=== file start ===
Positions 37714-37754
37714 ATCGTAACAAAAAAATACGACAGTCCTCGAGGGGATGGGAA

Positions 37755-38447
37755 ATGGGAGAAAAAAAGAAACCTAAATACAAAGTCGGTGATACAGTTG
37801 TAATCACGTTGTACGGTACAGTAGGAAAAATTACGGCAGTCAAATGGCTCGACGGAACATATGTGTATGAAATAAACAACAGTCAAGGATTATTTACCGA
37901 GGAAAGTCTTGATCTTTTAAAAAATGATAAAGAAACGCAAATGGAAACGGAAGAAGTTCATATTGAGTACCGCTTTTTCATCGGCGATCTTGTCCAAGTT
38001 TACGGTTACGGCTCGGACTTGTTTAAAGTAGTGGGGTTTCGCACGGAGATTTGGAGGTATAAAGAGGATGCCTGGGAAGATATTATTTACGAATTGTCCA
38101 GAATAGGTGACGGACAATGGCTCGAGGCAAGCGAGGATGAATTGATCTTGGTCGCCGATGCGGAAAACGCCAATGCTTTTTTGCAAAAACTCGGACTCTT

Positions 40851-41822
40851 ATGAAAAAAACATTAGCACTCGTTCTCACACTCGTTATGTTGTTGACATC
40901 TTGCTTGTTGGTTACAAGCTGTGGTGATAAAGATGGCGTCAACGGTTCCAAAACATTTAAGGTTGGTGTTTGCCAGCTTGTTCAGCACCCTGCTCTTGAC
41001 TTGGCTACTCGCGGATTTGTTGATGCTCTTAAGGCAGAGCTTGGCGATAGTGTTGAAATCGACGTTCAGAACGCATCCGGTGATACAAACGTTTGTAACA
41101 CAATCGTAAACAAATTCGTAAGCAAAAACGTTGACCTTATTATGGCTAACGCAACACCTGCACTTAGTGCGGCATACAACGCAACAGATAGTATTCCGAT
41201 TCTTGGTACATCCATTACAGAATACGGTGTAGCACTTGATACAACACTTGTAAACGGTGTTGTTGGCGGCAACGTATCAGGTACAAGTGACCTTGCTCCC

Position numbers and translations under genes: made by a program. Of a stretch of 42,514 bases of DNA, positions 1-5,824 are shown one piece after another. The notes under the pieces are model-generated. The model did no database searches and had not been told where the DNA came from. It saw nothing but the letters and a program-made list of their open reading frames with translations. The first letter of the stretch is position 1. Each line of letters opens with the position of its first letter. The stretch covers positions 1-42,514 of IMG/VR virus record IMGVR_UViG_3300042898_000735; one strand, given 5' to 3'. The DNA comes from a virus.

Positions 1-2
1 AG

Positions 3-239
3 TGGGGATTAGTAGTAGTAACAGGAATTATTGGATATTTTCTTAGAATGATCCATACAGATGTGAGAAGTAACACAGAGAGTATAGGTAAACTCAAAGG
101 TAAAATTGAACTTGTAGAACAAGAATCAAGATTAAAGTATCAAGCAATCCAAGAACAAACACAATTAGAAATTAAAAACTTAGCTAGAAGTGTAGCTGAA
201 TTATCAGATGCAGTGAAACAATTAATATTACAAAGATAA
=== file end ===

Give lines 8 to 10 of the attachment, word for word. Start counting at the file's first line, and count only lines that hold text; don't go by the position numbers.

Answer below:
38101 GAATAGGTGACGGACAATGGCTCGAGGCAAGCGAGGATGAATTGATCTTGGTCGCCGATGCGGAAAACGCCAATGCTTTTTTGCAAAAACTCGGACTCTT

Positions 40851-41822
40851 ATGAAAAAAACATTAGCACTCGTTCTCACACTCGTTATGTTGTTGACATC